Measures
  • Application rates for identified sub groups (EL, SWD, YS)
  • Acceptance rates for identified sub groups (EL, SWD, YS)
  • Participation rates for identified sub groups (EL, SWD, YS)
Goal 2

By June 2023, participation rates for CPP students in Advanced Placement (AP), International Baccalaureate (IB), or Dual Enrollment (DE) will increase from 84% to 86%.

Actions
  • Access: Collaborate with key stakeholders (School Counseling, College and Career Specialists, Family and School Partnerships, ESOL Services, Special Education, Advanced Academics, and Young Scholars) to share information about high-quality college and career pathways aligned with in-demand labor market opportunities, academic and career planning and academic advising with families so they’re aware of their role in assisting their children in academic planning and course selections.
  • Support: Promote interventions that support rigorous course-taking patterns and build students' agency and collaboration-  to include tutoring, mentoring, experiential learning, extra study time, and special skills sessions.
  • Success: Examine policies and practices that govern access to rigorous classes. Work with stakeholders to increase equitable access to and success in advanced courses (AP, IB, DE) for CSP students.
Measures
  • Percent of graduating seniors who participate in Advanced Placement (AP), International Baccalaureate (IB), or Dual Enrollment (DE) courses by end of high school.

Early Identification Program (EIP)

The Early Identification Program (EIP) is a multiyear college preparatory program for first-generation college-bound middle and high school students. It is designed to systematically mitigate the impact of barriers to access, opportunity, and attainment and support students who are from populations that are historically underrepresented on college campuses.

The mission of EIP is to inspire students towards higher education and the development of professional goals. Using a holistic approach to educate students, EIP strives to maximize student potential and academic achievement. In partnership with George Mason University (GMU) community, the goal of EIP is to improve students’ quality of life by providing:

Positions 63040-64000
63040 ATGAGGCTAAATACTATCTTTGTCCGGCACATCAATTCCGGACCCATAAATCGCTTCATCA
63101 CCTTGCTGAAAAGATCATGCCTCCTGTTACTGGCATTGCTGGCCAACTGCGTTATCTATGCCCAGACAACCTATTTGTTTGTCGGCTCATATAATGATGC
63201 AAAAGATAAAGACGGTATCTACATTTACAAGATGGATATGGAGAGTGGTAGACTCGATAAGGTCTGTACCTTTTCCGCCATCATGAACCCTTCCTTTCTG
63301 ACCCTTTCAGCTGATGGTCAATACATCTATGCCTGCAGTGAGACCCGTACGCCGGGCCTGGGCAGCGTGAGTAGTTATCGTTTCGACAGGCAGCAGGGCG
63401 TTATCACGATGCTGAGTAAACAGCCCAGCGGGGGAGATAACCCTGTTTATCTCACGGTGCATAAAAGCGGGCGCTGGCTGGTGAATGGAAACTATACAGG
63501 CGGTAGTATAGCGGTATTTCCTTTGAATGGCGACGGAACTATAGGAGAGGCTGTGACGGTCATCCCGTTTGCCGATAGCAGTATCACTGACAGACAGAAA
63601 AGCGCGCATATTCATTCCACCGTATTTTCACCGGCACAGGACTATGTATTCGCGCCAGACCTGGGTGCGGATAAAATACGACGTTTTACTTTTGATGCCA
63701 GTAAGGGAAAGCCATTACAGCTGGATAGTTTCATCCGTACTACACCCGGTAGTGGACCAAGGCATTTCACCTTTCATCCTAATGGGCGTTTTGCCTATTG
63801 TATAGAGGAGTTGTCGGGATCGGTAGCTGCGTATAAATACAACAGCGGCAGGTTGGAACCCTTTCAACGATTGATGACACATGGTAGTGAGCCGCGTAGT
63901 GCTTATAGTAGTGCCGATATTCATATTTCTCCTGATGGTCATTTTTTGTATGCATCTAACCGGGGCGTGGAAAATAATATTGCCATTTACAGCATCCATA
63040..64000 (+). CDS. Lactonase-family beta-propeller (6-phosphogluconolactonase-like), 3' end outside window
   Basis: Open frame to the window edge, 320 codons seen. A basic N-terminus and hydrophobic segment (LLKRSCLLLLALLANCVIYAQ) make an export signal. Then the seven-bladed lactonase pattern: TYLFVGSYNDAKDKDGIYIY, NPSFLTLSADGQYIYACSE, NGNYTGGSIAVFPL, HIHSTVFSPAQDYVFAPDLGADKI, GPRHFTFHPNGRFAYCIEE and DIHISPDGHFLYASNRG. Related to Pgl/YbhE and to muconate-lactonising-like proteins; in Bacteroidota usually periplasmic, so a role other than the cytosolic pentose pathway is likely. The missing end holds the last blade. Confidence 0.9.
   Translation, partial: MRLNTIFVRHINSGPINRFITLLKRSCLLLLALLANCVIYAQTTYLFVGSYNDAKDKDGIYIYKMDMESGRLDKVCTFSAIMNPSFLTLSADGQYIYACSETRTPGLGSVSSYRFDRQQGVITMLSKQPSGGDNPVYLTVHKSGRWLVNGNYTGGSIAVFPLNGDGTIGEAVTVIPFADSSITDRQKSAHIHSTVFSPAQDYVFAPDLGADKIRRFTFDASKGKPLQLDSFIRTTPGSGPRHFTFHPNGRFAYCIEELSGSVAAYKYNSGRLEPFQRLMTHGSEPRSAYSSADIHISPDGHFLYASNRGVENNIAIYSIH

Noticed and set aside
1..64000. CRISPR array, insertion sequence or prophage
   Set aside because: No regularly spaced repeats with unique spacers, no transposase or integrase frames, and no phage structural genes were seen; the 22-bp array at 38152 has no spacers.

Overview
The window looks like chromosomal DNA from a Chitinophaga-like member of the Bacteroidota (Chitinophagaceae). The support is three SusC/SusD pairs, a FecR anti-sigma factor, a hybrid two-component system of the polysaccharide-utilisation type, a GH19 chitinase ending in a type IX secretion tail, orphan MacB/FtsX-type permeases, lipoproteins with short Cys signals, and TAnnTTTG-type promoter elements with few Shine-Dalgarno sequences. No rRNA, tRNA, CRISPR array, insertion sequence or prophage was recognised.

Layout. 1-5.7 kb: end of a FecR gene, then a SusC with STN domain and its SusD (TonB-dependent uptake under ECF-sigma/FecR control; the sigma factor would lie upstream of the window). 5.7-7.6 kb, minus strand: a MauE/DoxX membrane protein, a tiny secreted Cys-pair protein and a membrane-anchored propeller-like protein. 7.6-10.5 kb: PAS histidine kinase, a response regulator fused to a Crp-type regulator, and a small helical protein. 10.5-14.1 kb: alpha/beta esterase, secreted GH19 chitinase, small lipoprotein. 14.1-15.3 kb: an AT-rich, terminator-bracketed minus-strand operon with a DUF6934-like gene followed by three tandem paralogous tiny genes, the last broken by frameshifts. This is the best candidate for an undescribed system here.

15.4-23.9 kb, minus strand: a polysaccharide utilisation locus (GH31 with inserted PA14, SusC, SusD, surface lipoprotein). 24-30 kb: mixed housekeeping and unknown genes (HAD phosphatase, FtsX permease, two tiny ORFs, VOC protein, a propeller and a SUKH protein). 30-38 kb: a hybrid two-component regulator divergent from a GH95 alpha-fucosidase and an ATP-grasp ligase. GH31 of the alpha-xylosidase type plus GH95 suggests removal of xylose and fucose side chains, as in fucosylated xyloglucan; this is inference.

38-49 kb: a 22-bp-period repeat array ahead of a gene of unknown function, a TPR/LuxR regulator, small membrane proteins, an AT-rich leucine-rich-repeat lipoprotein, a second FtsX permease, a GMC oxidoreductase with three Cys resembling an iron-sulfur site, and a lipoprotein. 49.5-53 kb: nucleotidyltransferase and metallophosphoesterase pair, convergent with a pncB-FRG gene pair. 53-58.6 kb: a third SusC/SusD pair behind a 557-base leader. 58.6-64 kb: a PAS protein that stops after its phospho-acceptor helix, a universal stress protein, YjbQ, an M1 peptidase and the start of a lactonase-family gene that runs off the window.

• Academic enrichment
  • Personal development
  • Community engagement

This gives students the knowledge and skills to become productive and responsible global citizens. EIP provides services that include:

  • An after-school tutoring or Academic Mentoring Program (AMP).
  • Saturday programs for remediation and enrichment in science and mathematics.
  • College information sessions for juniors and seniors that include guidance on
    • Completing the Free Application for Federal Student Aid (FAFSA).
    • Writing their college essays.
    • Filling out college applications.
  • A mandatory Strengthening the Family workshop for the parents and guardians of EIP students.
  • A mandatory, three-week Summer Academy during July on the Fairfax campus of GMU for rising 9th, 10th, 11th, and 12th graders.
  • A cohort of fellow-EIP students and family members who encourage and support one another.

Transportation is provided for students for many of the EIP events.

Seventh grade students are nominated by school staff in January. Once nominated, students and their parents attend an information meeting where

  • Program specifics are explained.
  • Applications are distributed.

Students apply for EIP only in the 7th grade and stay in the program for 5 years until they graduate from high school. Applications are usually open in March and close in April. EIP students maintaining a 3.2 GPA are guaranteed admission to GMU. Those who maintain a 3.5 GPA are invited to apply for a GMU scholarship.

There are 13 EIP Sponsors, one in each school. Many of them are school counselors and teachers. EIP Sponsors:

  • Supervise AMP sessions.
  • Provide support with communication of events.
  • Participate in the recruitment, nomination, and application process.
  • Support students in the college application process and applying for financial aid and scholarships.
  • Receive training sessions to include:
    • EIP orientation.
    • The nomination process.
    • AMP Monitoring.
    • Relationship building.
    • The application review process.

Scope of Impact